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Ecumenical News International
ENI News Service
30 October 1998

Internet brings millions of 'visitors' to desert monastery


By Stephen Brown

Wittenberg, Germany, 30 October (ENI)--A Roman Catholic monastery in the middle of the New Mexico desert, in the United States,has picked up the tools of the Internet to create a global community on the World Wide Web which is at the cutting edge of new technology.

Only five years ago, the Monastery of Christ in the Desert, at Abiquiu,two hours by road from Santa Fe, had no electricity and no telephone lines. But then the monks put up solar panels to provide electricity, and a local telephone company erected a transmitter for cellular portable phones, and in April 1995 the monastery became the first in the world to go on-line on the World Wide Web.

Today the monks' web site (www.christdesert.org), which receives tens of thousands of "hits" every day from all around the world, offers chants, homilies, prayers, information about the monastery, links to other resources and even information about sustainable building and renewable energy.

Two of the monks answer requests for prayers, while another, originally trained to illuminate manuscripts, provides images for the site, drawing on the artistic traditions of New Mexico and other states in the south-west of the US. Only a small minority of the many Web-users who visit the site are Catholic, and many have no religion at all.

The web site was born after an influx of new vocations at the beginning of the 1990s, when the monastery had to look for new ideas for business ventures to raise funds to cover the costs of the new recruits.

One of the new monks, Aquinas Woodworth, a computer-programmer before his conversion to Catholicism, was fascinated by the potential of the World Wide Web to use images and words to "engage the whole person in a conversation".

He suggested that the monastery should set up its own web site and then raise funds by designing web sites for other people.

Interviewed this week in Wittenberg, Germany, where he has been sharing his experience at a panel discussion, organised by the Lutheran World Federation (LWF), on the place of theology and the church in global communication, Brother Aquinas said he saw no contradiction between the monastic life and the latest tools of high-tech communication.

"Part of the problem is that people believe that monasteries should be antiques, but monks have been at the cutting edge of medicine, engineering, and science. It's only in recent history that monasteries have stopped doing that sort of thing," he told ENI.

Designing web sites "is a very traditional kind of work for monks", he added, pointing out that there was a parallel to the efforts of monks in the past to illuminate manuscripts, finding ways for images and text to complement each other to convey spiritual truth.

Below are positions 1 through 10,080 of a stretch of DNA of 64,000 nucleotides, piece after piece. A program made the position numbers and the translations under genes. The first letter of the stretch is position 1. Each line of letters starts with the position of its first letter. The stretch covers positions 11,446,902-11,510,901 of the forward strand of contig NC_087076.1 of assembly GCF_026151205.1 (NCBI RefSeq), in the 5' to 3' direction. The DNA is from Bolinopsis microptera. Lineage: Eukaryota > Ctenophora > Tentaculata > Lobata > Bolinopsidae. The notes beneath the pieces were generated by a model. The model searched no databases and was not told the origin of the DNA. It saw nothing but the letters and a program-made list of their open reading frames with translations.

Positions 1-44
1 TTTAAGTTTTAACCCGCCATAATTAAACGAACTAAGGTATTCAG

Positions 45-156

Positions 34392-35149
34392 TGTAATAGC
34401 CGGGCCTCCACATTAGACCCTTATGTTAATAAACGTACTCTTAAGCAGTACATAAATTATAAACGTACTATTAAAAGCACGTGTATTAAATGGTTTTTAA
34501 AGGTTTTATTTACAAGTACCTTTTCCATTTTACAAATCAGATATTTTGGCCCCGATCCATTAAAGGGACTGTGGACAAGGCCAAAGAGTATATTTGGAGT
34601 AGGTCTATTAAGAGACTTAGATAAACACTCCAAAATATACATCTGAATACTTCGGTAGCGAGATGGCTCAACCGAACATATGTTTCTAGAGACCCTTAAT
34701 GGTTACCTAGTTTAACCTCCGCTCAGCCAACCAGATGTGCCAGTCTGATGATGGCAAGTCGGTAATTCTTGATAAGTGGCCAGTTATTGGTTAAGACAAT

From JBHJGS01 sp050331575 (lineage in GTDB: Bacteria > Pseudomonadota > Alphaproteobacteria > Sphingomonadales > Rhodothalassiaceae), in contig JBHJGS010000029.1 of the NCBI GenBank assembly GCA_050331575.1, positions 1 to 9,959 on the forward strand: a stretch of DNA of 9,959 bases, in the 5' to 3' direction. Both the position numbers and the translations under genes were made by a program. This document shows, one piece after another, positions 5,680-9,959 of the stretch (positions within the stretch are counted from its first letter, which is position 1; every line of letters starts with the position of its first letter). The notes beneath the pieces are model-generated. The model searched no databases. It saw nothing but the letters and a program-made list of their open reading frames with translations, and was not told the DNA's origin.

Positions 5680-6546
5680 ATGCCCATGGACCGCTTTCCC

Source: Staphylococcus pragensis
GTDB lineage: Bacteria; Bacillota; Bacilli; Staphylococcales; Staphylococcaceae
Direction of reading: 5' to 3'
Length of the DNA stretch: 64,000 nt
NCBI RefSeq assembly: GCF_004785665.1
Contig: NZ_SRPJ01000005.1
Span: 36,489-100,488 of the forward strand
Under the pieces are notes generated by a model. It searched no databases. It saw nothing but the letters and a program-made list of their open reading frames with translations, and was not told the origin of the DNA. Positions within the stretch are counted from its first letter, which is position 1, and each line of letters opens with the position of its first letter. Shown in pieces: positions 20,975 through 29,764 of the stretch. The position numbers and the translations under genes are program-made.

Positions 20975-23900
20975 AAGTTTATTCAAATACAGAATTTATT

Designing web sites has other advantages, too, for a monastery in the middle of a desert. The work can be done at hours to fit in with the monastic prayer life, and the Internet means that distance is no object.

After the monastery's web site was featured by the US television news network, CNN, and in a front page article in the New York Times, "things really got crazy" - the site received up to one million hits a day, although it has now settled down to about 20,000 hits a day.

The monastery was then approached by the Vatican for help on designing its own site.

But despite the world-wide interest in the site, "it hasn't become the big enterprise we hoped for", Brother Aquinas admitted. "There's only so much that a little contemplative monastery can do."

So the monks have launched a new project - an Internet consultancy service, called "next scribe" (www.nextscribe.org), which will draw on the skills of lay people, as well as monks, offering services to design and set up web sites.

They also have an ambitious project to reshape their own site to become a "portal", an area on the web site which can provide a "one-stop service", offering news, e-mail facilities and links to information. This allows people to find what they want without having to "surf the net".

The centre-piece of the "portal" will be an on-line prayer calendar. The monks are working with IBM to replace their prayer books with computer panels, so that people around the world can log in and pray with the monks in "real time".

Brother Aquinas makes no apologies for using the latest technologies and working with companies such as IBM to communicate the faith in cyberspace. "If the faith is to be expressed well, it should be very appealing. We're competing for the time and attention of people against major media companies."

He is well aware of the irony of a Catholic explaining the virtues of new communication technology to Lutherans in Wittenberg. Many people have compared the Internet revolution to Gutenberg's invention of the printing press. And it was the printing press which made possible the rapid spread of Martin Luther's revolutionary ideas about the reformation of the church after he nailed his 95 theses to the door of the Wittenberg Schlosskirche, 481 years ago.

Asked if the Internet, like the printing press, would lead to major changes in the church, Brother Aquinas said: "It's going to change the way that institutions operate in the world. Whether it's the church, government, or education, it will change." While the influence of the media might break down the strong hierarchy of the church, it might be that a strong hierarchy may be better placed in a constantly changing environment "and the media will adapt to the hierarchy and that kind of institution can remain. But God alone knows." [952 words]

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